We had accepted the little house (sleeps six) for the four of us and ended up deciding to take the meal package that went with it for $30 more. We slid into the bar and the food just started coming. Hors d'oeuvres of many types come out while you socialize and consume adult beverages before dinner. Some of the food you might recognize if you have eaten in Louisiana much, but some was new to me like crawfish pie, local sausages and shrimp fixed in toxic hot sauces. If some fishermen bring in a fish to be prepared, the crowd enjoys that too.

The bar had most every drink known to mankind and they made some special Woodland drinks that I avoided after hearing the amount of stuff in them. They took your dinner order during this playtime and told you when to take a seat at a table and to begin the "real" feasting. The salads, entrees and desserts were excellent; much more than usual on a fishing trip. Add to this a hot breakfast if you are going out late enough for the staff to get going in the morning, or continental fare placed in the room if leaving very early. They also pack a simple lunch for you and your guides to carry.

We survived the first and second nights with a day on the flats before the day of chaos on the big boat. "Survived" I say, as the drinks were mighty good and day two of fishing started with a 0415 get up call. There was an hour drive to meet the boat in Venice, the last town on the road down the Delta.

The boat was a 36-foot catamaran with twin 250-horsepower four-stroke engines. There is only a center consul and mass of space for four fly-casters to work, one at each corner. Sonny was the captain with Brian acting as deck hand. These two youngsters went to college to train for the clergy and must have failed out to become fishing guides. Brian usually runs his own flats boat. We fish with him often. Sonny did start with a little prayer; that made me worry about the ride ahead a bit.

Getting started, an undertaking of some magnitude in the dark, was not an easy act with four guys rigging up at least three rods apiece to put in holders under the rails. Several of the team took enough stuff along to have diverted to Cuba and stayed months without washing clothes. Underway the boat ran silently out one of the many passes at the end of the mighty Mississippi and into the gulf. A big cat like this never pounds through the seas but rocks fore and aft a bit. It is a comfortable ride. Nice it was as we ran for about 90 minutes before the quest for fish started.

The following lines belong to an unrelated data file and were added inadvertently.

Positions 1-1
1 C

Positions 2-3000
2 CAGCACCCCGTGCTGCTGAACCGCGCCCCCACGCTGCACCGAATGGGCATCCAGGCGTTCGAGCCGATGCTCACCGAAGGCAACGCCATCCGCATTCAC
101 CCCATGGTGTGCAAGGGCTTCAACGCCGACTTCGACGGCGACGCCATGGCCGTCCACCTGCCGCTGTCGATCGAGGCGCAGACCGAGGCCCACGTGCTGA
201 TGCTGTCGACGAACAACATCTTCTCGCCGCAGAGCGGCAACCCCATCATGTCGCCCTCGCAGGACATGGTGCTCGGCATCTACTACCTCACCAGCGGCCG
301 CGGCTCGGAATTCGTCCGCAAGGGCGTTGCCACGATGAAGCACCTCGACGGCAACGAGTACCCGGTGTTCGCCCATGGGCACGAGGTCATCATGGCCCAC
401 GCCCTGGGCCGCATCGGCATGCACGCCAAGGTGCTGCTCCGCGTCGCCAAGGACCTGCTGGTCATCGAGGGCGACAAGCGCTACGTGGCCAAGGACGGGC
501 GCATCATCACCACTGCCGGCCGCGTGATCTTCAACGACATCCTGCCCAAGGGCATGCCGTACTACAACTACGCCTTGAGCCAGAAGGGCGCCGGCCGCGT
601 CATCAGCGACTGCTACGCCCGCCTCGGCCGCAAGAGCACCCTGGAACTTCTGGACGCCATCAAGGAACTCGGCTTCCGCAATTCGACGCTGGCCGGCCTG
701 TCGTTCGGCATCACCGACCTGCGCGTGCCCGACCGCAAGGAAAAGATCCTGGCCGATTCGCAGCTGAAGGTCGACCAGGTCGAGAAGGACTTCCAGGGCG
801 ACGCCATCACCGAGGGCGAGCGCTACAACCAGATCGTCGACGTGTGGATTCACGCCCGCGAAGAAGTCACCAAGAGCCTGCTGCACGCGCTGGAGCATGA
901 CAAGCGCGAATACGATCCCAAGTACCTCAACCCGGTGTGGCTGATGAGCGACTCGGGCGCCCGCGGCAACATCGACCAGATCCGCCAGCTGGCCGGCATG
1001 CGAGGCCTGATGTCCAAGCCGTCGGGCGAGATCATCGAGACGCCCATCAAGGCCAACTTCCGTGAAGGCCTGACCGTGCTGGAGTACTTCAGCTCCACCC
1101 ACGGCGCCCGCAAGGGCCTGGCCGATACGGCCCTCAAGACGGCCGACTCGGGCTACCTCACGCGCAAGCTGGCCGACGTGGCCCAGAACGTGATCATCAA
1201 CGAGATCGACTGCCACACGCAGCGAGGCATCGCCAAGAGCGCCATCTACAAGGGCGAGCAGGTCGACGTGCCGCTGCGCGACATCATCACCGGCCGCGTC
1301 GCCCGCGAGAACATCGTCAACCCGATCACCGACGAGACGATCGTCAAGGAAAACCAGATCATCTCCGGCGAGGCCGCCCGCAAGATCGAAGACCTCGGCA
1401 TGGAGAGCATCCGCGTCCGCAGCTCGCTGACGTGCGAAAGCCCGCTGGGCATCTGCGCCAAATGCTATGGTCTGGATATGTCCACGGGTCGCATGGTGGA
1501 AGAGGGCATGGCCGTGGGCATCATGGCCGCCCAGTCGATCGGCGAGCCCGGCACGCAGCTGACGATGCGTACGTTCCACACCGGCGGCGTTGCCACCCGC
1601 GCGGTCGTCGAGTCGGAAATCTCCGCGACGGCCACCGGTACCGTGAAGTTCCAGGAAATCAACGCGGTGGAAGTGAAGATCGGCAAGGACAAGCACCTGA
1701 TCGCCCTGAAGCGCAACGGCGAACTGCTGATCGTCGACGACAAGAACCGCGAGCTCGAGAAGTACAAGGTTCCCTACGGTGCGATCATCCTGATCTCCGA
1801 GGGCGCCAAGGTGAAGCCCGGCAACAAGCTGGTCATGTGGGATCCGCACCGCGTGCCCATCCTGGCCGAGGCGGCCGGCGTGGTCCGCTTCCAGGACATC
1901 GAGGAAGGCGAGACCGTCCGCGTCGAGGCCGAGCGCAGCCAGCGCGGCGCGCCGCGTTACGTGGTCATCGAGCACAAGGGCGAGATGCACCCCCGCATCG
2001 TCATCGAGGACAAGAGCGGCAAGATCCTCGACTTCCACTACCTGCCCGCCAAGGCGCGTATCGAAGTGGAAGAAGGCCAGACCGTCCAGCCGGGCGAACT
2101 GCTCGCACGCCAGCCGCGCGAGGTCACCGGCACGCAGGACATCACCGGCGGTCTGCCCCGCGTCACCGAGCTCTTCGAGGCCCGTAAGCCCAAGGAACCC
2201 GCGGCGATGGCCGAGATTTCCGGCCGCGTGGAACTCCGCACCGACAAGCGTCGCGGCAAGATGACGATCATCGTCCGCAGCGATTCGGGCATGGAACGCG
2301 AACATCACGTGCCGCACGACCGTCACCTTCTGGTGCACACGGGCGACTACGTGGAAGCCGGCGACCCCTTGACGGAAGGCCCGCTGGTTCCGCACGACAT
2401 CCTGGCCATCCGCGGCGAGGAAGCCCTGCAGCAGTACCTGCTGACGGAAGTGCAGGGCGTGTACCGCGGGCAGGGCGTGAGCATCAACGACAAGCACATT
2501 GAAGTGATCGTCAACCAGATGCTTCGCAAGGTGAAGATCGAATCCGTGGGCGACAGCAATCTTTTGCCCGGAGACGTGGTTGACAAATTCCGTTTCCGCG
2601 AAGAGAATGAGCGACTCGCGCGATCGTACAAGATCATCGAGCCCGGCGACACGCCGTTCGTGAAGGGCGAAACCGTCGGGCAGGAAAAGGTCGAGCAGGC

Our first spot to try was at the "dome" some 40 miles out. This mound of bottom is a ten-acre patch 180 foot down with 600-foot water surrounding it. Every fish in the gulf seems to pile up there to do fish-like things from breeding to eating. To get the fish to the top, you add some fish pieces to the water and the boat gets surrounded. I asked what was first to be caught and the boys yelled, "big bonito." Most of the rods selected where the 11 and 12 weights as a 10-15 pound tuna fish can do some mighty pulling. Unk was the first to hook up, followed by Bill, and then the rest of us. The water was thrashing with fish of all sorts eating the meal offered, and each other. I had several of them to the boat, as did David and Unk, while Bill was still fighting his first. When Bill got his big fish in and then his second (another long fight) he commented he was going to put away his nine-weight and get a bigger rod. He didn't and soon had a big bull dolphin fish take his fly and run off four fine jumps before just leaving the scene with Bill unable to stop it with the small rod. Bill started commenting that he was going to be "spooled" if the boat did not follow the fish, and soon. Sonny thought it might be a state record so all of us pulled lines out of the water and we "followed" Bill's fish. It took him a long time to get it in but finally he had a very nice bull dolphin in the boat after an expert gaff job by Sonny. Pictures were taken and the fish was invited either to a scale, for the record books, or dinner at the spirit house.

Big dolphin fish